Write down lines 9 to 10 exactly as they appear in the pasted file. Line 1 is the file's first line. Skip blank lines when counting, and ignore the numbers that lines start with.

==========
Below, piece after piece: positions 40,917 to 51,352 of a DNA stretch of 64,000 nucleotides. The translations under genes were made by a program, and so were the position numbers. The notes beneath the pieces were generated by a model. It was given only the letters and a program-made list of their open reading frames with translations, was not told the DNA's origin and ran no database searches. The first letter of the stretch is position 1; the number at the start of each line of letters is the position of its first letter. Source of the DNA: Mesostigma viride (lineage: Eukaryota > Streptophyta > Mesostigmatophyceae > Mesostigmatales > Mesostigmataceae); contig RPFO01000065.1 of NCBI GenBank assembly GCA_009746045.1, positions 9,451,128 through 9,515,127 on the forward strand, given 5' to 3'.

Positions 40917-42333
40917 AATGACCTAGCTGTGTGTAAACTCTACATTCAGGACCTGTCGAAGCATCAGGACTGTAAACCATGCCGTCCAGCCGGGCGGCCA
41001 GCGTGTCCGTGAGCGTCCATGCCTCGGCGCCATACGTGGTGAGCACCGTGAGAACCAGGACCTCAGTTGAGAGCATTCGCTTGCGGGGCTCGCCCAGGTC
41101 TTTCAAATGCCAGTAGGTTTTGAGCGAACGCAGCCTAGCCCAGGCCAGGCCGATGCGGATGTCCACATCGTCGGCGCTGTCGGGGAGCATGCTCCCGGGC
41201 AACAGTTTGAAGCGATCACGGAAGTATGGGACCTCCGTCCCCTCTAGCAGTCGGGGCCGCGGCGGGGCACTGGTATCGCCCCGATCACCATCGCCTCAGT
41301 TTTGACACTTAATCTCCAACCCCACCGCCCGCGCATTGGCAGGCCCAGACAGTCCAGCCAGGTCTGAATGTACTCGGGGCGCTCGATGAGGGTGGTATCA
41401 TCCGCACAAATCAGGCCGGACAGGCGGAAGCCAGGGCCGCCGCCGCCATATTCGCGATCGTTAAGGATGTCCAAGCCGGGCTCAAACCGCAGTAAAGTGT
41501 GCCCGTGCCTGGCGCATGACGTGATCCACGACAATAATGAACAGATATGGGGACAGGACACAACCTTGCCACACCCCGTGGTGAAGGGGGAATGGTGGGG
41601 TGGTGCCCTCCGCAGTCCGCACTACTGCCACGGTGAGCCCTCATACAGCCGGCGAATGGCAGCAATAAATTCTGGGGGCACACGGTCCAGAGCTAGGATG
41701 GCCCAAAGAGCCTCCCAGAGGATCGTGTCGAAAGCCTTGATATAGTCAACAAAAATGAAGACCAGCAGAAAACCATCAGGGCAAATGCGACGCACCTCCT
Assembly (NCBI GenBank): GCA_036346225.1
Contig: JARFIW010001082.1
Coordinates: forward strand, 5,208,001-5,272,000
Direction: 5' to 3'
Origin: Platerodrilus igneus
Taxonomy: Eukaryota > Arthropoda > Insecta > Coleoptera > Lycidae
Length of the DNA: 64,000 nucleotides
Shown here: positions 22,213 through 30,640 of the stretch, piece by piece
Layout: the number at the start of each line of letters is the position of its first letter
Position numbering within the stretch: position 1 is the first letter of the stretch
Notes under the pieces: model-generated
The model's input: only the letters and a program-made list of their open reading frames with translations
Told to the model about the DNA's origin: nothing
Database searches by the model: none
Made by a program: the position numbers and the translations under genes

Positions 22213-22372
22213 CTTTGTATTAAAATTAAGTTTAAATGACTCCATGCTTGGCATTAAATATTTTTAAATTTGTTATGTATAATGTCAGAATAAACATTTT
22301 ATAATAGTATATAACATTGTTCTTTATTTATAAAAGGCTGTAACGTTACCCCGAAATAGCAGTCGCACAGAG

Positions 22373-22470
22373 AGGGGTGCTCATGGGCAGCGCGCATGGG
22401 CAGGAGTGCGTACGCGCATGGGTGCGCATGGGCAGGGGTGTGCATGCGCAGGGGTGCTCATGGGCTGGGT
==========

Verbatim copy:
41501 GCCCGTGCCTGGCGCATGACGTGATCCACGACAATAATGAACAGATATGGGGACAGGACACAACCTTGCCACACCCCGTGGTGAAGGGGGAATGGTGGGG
41601 TGGTGCCCTCCGCAGTCCGCACTACTGCCACGGTGAGCCCTCATACAGCCGGCGAATGGCAGCAATAAATTCTGGGGGCACACGGTCCAGAGCTAGGATG